Monthly Archives: June 2015

Promise 

It is one year ago today that my mother died. I expected this to be a difficult spring, and it has been, though not always in the ways I anticipated.

Grief is sneaky, and personal, and cares very little about whether it’s a good time to show up or not. Quite rude, really. 

I went out today to check on the rose bush some friends sent me as a memorial. (You will please ignore the weeds as a favor to me. Ta ever so.)

 

It isn’t blooming, yet. But the leaves are healthy. There is life, and there is promise. 

And that’s enough. 

Resting at Home

Elias asked me to draw a rabbit this morning. I gave it a shot, and he said, “Ugh! That doesn’t look like a rabbit!” Which it really didn’t. Drawing is not my best thing.

It reminded me sharply, though, of a story my mom told about my Aunt Roberta. Mom said something or other about not liking it when a kid asked her to draw a horse, because she was so bad at at, and Aunt Roberta said, “Oh, it’s not so hard. You just look at the horse, really look at it, and then you can draw it.”

That never worked for Mom. It doesn’t work very well for me, either. I could look at a horse for a very long time, and still not get a very good likeness on paper. And that’s okay. (With me. Elias seems pretty irritated.)

But man, if that wasn’t just exactly like Aunt Roberta. Trying to make something easier for Mom, and maybe downplaying what she was good at just a little. Said kindly, with encouragement, so she’d want to try again.

Aunt Roberta’s funeral is tomorrow morning. There are a lot of sad people around here this weekend, people who are going to miss her quiet, joyful presence.

In the days leading up to her death, when I knew it was coming soon, I found myself humming a song over and over, unconsciously.

Joyfully, joyfully, onward I move
Bound for the lands of bright spirits above;
Angelic choristers sing as I come, 
“Joyfully, joyfully haste to thy home,”
Soon with my pilgrimage ended below,
Home to the land of bright spirits I go,
Pilgrim and stranger no more shall I roam,
Joyfully, joyfully, resting at home.

If anyone went joyfully onward, I’d guess it was Aunt Roberta. Everyone left behind will just have to go on the best we can. As people do.

Pete the Parrot

I mentioned the other day on Facebook, with a certain measure of despair, that the boys had discovered Pete and Repeat jokes. This has not turned out to be as bad as I thought – they wore out quickly – but it did remind me of another story about my friend Tricia. (You remember Pinky, right?)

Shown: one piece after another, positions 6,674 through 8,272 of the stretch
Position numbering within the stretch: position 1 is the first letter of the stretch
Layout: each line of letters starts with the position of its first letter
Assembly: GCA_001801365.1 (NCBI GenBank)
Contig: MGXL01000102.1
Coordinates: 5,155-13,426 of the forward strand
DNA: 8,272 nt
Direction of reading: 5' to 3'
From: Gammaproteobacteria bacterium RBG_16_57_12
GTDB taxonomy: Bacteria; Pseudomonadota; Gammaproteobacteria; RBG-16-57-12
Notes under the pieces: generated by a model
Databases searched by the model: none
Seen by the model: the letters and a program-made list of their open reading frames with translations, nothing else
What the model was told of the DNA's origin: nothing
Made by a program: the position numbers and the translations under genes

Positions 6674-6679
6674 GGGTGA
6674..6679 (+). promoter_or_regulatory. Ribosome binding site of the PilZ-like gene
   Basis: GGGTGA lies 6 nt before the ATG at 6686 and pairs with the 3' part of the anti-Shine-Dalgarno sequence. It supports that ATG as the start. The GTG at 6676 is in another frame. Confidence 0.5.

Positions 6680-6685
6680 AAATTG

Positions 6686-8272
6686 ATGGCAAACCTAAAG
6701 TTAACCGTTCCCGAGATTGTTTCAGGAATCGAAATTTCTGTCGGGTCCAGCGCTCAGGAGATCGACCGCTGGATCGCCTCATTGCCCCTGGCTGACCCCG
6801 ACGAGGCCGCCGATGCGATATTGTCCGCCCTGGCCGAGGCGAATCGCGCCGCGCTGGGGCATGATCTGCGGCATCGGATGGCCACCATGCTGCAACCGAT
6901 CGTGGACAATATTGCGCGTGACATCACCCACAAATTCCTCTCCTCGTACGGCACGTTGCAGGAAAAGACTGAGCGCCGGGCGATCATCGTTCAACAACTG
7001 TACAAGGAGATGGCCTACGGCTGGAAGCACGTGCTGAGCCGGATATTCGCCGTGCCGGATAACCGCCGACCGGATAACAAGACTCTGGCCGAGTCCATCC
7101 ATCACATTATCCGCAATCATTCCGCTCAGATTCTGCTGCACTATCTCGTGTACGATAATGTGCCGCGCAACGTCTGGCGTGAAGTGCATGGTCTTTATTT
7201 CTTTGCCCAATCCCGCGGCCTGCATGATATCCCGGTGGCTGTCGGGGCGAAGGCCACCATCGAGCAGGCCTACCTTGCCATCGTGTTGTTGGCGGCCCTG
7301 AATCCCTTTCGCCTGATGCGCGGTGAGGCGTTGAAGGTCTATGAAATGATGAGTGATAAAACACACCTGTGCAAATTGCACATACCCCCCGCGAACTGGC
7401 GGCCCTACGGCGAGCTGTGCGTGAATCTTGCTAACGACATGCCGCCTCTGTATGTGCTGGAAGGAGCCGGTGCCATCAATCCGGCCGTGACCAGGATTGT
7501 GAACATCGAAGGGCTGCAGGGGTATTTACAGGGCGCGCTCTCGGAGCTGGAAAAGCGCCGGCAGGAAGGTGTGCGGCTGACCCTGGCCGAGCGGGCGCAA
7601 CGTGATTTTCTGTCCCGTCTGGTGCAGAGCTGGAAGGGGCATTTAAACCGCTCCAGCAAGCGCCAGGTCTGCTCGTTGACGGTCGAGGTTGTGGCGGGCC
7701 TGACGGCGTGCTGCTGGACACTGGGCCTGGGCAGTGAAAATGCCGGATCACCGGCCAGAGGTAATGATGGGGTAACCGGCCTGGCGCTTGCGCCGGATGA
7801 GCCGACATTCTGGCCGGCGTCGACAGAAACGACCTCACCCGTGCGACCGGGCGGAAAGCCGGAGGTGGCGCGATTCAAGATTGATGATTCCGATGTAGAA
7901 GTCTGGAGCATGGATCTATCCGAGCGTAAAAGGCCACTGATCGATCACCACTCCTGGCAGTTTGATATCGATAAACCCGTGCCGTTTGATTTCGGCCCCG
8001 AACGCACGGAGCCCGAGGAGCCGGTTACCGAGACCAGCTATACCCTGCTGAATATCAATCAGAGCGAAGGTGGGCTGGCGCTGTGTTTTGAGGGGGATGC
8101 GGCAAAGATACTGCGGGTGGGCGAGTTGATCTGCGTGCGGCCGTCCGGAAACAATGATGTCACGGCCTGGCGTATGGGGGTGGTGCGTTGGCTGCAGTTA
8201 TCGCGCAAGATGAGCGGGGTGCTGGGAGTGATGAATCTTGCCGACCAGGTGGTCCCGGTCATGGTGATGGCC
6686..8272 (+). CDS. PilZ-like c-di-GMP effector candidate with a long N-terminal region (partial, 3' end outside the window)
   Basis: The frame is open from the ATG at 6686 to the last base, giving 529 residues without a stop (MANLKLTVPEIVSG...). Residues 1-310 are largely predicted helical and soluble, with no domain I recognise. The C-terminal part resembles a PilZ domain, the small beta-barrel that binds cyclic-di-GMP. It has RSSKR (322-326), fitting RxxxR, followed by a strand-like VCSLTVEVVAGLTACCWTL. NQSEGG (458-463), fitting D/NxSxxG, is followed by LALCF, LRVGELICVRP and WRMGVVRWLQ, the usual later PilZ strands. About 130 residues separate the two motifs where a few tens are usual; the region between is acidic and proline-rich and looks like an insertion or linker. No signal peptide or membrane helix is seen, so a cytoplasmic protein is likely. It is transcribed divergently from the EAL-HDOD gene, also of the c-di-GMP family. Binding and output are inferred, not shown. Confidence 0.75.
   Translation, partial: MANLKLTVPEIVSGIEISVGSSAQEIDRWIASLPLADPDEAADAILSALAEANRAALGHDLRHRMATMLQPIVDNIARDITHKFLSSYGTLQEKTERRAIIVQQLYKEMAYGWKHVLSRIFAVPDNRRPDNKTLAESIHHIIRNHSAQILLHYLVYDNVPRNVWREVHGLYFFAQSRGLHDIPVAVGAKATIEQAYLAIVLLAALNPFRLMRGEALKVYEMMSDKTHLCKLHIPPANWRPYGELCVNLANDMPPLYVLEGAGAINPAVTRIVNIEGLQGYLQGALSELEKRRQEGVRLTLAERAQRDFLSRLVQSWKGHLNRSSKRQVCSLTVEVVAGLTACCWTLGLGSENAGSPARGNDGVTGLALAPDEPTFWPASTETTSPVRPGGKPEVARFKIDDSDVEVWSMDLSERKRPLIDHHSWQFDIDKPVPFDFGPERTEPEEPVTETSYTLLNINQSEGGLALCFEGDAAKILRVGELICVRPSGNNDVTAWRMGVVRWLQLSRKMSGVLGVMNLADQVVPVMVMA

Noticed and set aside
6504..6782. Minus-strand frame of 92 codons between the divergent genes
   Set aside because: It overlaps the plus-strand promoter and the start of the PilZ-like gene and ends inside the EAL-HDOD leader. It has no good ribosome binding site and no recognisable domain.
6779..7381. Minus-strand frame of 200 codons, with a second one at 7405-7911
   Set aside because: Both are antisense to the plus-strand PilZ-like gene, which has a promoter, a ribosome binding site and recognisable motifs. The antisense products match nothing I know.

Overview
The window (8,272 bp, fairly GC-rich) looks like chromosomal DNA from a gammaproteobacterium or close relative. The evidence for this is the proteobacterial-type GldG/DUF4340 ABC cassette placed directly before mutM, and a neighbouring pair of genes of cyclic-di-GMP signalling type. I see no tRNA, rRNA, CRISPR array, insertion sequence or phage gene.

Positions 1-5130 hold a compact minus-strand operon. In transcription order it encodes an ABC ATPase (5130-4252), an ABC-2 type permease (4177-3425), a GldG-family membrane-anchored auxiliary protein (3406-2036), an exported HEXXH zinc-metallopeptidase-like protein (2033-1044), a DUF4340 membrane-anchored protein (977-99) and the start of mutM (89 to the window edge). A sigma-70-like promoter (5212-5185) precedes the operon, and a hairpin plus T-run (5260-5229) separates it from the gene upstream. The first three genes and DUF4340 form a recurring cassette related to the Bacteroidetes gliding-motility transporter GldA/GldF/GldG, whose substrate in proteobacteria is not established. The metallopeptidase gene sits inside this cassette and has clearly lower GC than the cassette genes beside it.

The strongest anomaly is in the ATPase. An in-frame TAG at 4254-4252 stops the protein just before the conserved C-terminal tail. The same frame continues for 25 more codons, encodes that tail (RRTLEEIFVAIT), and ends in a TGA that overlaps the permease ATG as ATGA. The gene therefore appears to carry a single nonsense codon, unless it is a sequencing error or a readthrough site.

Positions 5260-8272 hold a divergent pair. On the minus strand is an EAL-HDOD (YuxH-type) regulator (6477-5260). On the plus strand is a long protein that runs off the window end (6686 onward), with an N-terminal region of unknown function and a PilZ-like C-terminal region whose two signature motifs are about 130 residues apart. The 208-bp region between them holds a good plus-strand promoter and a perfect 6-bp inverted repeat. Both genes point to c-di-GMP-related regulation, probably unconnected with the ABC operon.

Tricia’s lived with or near her grandpa most of her life, and still lives just one street over. Grandpa’s getting up there, and cleaning has never really been his deal anyway, so at one point she was over regularly to clean his house for him. Grandpa is, and I say this with all the love and aggravation conveyed by a loving grandchild, a teensy bit of a packrat. He really likes stuff. He really likes stuff that makes his great-grands laugh. A singing bass on the wall is a source of hours of entertainment.

Enter Pete the Repeat Parrot.

pete

Pete can be obtained on Amazon for less than twenty bucks* and does exactly what you think he does. He repeats the very last thing he’s heard, every time, until his batteries run out or someone throws him out the window. Both of my children have gone through a parrot stage, and I can’t quite imagine why anyone would pay for this privilege, but hey, it’s a free country.

So Pete hung out and annoyed Tricia whenever she was there to clean. Mostly, though, she was up there by herself and wasn’t talking, and when she did have to say something and Pete hopped into the conversation, she would remember that she is a grownup and she loves her grandpa, and she would take a very deep breath and go hit the off switch. Which fixed the problem until next time.

Everything was fine until she attempted to leave the bathroom one day, having closed the door to clean behind it. The door was locked. (I think she tried to explain once how there is a bathroom door that locks from the outside in her grandpa’s house because that really seems like a plot point from some horrifying Law & Order:SVU episode, but I don’t remember the explanation.)

But this is no problem in this modern age, right? You pull out your cell phone and you call the house phone, and grandpa lets you out. This works best, though, if your phone isn’t downstairs on the kitchen table. Still, grandpa’s downstairs. It’s fine.

“HEY! GRANDPA!” she hollered.
“Hey! Grandpa!” said Pete. From the hall. On the other side of the locked door.

Oh, great.
Oh, great.

Grandpa!!!!!!
Grandpa!!!!!

Shut up, you stupid bird!
Shut up, you…
I SAID SHUT UP!!
I SAID SHUT UP!!

<deep breath unheard and unacknowledged by Pete>

Grandpa!!!
Grandpa!!!

Did I mention Grandpa doesn’t hear so well these days? Well. He doesn’t. This went on for some time. He eventually came upstairs – just by chance, not because he heard anything – and released a somewhat agitated woman from the bathroom. In a supreme act of self-control, Tricia flipped the off switch on Pete instead of tearing every feather from his little plastic body.

I got a report on this shortly after she was reunited with her cell phone. Because I am not a very nice person, I laughed. A lot. I think there’s a way to make things up to her, though. Her birthday is in a few days. Prime shipping from Amazon can get her very own Pete here by Thursday!

 

 

* This is not an affiliate link. I will not make one red cent if you purchase Pete, though I will absolutely question your sanity.